The Lesson for Today
It is not often, I do confess, that I take down my bible, but it is there to hand, and is a part of my culture. Certain lessons, certain passages, certain quotations, lie in my mind as part of the accumulation of experience and language that make up whatever it is that I am. This is not to do with faith or belief; somehow within the soup of my cortex there are sediments of sayings and sightings that inform and rehearse without determined reason. When it comes to faith I am little more than a goldfish staring through the glass of my bowl, aware that I float in some medium, but more preoccupied by currents and appetites than what may have caused me to exist. "For in much wisdom is much grief....."
But with or without certain convictions, I find there are times when the words of the Preacher come to mind. Perhaps they are simple, but where's the harm in that? I attended a funeral last week, paying respect to the mother of an old friend. "One generation passeth away, and another generation cometh....." It was a beautiful day, for a funeral, and the eulogies by her sons brought to mind a full and purposeful life, and we sang 'Abide with me,' and remembered that, "To every thing there is a season..... A time to be born, and a time to die."
It's something of a dance step from the Preacher to the Tree (of Life) but as in Piero della Francesca's 'Resurrection' the seasonality of deciduous trees as symbol for the cycle of birth-death-rebirth is well-known, and my vain tree shedding its leaves to feign death as winter stealthily darkens the world stands as an example to us all. In pre-Galilean times the Preacher, the son of David, king in Jerusalem, would not have known orbital facts, nor have understood the axial variations that make us change our clocks, but the emotional intelligence was similar. He knew there was nothing new under the sun, and asked, "who can tell a man what shall be after him?"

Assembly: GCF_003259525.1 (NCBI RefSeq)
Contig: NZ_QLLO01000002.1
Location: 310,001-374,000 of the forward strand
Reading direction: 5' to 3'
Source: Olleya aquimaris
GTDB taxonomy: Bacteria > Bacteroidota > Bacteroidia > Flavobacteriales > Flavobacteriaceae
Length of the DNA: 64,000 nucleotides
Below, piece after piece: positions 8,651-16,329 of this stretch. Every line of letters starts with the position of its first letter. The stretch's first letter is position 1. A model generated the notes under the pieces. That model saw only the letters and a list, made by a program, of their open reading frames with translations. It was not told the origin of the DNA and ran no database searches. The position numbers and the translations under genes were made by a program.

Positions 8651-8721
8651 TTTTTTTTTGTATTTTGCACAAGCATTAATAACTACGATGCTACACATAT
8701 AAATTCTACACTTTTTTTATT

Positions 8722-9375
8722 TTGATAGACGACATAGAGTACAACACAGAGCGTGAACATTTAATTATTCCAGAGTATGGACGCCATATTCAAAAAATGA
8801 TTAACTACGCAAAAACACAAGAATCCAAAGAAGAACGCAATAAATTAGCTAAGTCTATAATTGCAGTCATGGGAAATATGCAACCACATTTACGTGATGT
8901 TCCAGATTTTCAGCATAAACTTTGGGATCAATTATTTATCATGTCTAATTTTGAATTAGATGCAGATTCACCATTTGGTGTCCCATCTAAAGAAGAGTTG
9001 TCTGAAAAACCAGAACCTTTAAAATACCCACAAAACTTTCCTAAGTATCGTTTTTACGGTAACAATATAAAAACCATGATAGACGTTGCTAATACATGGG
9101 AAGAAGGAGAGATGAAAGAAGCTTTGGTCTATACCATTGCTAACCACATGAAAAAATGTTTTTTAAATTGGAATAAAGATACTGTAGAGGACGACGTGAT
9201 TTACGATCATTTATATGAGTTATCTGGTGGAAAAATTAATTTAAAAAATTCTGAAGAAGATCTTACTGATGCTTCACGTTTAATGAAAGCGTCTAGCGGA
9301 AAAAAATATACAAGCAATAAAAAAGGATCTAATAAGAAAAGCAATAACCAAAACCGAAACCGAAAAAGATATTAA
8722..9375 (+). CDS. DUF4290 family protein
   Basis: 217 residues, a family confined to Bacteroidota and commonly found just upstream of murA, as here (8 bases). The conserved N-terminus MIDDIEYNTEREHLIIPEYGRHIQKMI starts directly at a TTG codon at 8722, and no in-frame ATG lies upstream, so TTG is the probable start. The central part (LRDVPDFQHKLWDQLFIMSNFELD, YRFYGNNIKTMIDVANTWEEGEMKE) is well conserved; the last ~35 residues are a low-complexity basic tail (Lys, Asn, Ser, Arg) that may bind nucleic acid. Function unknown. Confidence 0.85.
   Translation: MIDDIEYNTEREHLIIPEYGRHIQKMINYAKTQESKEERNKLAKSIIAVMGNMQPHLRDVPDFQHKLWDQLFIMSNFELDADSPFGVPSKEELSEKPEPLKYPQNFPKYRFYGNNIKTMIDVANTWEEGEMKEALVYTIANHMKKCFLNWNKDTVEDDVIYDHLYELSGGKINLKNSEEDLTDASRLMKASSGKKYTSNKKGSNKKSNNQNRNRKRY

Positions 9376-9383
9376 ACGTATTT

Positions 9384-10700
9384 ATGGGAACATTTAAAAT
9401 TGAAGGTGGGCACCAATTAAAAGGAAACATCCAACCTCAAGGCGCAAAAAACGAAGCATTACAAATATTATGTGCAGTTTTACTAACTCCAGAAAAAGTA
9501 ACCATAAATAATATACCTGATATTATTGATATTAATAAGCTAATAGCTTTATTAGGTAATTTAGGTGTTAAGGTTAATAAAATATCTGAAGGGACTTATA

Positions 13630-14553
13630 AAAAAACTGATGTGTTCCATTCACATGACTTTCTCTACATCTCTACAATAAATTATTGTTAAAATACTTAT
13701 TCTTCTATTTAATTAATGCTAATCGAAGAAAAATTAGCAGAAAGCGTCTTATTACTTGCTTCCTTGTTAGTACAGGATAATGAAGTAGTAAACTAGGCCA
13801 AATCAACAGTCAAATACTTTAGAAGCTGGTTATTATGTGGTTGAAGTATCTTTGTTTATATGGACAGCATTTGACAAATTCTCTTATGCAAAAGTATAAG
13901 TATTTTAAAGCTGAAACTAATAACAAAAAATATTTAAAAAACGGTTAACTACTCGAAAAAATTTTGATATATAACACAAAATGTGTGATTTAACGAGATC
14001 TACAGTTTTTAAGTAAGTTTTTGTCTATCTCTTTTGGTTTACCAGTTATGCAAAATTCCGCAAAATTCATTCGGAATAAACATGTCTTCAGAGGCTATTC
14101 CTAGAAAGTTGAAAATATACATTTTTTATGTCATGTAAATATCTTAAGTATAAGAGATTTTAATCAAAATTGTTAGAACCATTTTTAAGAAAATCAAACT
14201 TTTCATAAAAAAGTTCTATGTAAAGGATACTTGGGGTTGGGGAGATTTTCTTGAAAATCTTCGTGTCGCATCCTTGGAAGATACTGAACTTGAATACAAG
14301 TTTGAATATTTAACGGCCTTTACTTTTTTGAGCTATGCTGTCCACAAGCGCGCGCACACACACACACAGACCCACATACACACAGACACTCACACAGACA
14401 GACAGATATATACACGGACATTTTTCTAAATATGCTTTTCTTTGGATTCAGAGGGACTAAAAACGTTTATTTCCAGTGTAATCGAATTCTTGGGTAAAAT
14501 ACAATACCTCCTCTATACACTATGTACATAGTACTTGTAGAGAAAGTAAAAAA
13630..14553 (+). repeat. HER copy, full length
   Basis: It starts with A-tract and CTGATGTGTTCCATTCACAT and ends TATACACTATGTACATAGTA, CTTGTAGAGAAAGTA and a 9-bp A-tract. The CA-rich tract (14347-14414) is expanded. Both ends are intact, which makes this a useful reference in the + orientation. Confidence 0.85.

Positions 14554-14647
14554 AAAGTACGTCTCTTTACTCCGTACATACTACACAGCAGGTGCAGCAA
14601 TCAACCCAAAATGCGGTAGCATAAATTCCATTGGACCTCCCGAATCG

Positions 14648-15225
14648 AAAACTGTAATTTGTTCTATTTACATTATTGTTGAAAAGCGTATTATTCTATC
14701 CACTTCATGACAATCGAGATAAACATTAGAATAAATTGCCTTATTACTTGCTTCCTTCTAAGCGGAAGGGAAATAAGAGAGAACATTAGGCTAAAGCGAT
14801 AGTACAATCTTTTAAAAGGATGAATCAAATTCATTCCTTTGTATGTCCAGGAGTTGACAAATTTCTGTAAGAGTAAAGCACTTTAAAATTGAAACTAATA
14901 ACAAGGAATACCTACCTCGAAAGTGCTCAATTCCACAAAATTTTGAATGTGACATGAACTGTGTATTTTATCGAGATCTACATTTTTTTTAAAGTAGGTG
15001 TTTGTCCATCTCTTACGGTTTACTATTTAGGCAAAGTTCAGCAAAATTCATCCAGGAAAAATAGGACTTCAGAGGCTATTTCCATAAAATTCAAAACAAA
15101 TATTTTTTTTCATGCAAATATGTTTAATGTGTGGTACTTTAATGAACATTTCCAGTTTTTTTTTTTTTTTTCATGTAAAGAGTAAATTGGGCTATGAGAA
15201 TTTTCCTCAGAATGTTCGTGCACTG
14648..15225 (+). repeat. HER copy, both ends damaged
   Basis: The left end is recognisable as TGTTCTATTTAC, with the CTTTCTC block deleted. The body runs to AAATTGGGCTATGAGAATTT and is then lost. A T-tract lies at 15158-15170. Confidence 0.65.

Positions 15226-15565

Modern day Preachers, such as Bob Dylan, two thousand years too late to qualify for inclusion in the bible, but none-the-less users of poetry to express views on plain truths, help us understand ourselves, help us face the void outside the goldfish bowl, for example:
"Don't have the inclination to look back on any mistake,
Like Cain, I now behold this chain of events that I must break.
In the fury of the moment I can see the Master's hand
In every leaf that trembles, in every grain of sand."
Or, to be more profane, thinking of my tree, its leaves stripped and blown,:
"...even the president of the United States
Sometimes must have
To stand naked."